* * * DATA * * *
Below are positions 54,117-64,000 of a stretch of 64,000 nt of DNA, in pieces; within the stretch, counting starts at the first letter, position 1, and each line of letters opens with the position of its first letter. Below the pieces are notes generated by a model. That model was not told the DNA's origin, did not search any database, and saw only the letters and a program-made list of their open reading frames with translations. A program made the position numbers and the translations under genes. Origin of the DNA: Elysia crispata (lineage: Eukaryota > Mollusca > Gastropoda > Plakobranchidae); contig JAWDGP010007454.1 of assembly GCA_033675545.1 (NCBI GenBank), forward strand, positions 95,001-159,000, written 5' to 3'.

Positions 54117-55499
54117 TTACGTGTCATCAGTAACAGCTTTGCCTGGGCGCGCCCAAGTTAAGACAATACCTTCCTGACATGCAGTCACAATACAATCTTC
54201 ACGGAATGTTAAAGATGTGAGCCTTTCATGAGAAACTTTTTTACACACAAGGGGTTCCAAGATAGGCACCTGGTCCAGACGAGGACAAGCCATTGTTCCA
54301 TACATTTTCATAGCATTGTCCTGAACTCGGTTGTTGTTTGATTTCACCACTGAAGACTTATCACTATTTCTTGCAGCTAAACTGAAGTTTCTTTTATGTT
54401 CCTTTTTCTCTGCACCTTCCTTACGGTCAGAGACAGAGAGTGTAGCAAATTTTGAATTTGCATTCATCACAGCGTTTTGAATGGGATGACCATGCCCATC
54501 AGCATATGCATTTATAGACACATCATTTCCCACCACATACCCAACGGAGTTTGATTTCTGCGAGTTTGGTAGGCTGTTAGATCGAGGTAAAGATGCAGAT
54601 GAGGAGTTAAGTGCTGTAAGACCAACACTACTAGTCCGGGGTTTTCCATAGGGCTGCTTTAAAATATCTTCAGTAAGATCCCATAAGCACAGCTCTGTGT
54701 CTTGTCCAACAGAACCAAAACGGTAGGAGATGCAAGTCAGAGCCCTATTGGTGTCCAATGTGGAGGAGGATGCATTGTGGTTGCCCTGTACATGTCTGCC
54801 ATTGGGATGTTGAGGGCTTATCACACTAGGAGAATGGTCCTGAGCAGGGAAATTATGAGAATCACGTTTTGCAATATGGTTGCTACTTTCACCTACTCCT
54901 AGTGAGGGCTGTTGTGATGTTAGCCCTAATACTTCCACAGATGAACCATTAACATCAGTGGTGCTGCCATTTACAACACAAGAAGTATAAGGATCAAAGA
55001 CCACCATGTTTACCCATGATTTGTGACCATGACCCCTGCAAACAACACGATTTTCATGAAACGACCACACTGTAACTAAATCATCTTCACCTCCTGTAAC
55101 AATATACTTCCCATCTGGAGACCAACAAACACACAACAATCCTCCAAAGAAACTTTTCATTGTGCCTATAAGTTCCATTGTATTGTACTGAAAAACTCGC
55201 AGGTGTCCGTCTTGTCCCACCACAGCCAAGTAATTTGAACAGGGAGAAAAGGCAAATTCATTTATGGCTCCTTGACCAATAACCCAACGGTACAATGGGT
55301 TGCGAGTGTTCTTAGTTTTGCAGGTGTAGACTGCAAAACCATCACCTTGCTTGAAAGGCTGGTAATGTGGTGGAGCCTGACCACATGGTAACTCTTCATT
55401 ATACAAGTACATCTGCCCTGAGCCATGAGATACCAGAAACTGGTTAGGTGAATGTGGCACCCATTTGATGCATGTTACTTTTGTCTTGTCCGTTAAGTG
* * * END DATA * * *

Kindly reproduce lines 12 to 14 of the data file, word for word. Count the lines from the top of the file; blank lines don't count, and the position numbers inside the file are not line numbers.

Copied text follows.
55001 CCACCATGTTTACCCATGATTTGTGACCATGACCCCTGCAAACAACACGATTTTCATGAAACGACCACACTGTAACTAAATCATCTTCACCTCCTGTAAC
55101 AATATACTTCCCATCTGGAGACCAACAAACACACAACAATCCTCCAAAGAAACTTTTCATTGTGCCTATAAGTTCCATTGTATTGTACTGAAAAACTCGC
55201 AGGTGTCCGTCTTGTCCCACCACAGCCAAGTAATTTGAACAGGGAGAAAAGGCAAATTCATTTATGGCTCCTTGACCAATAACCCAACGGTACAATGGGT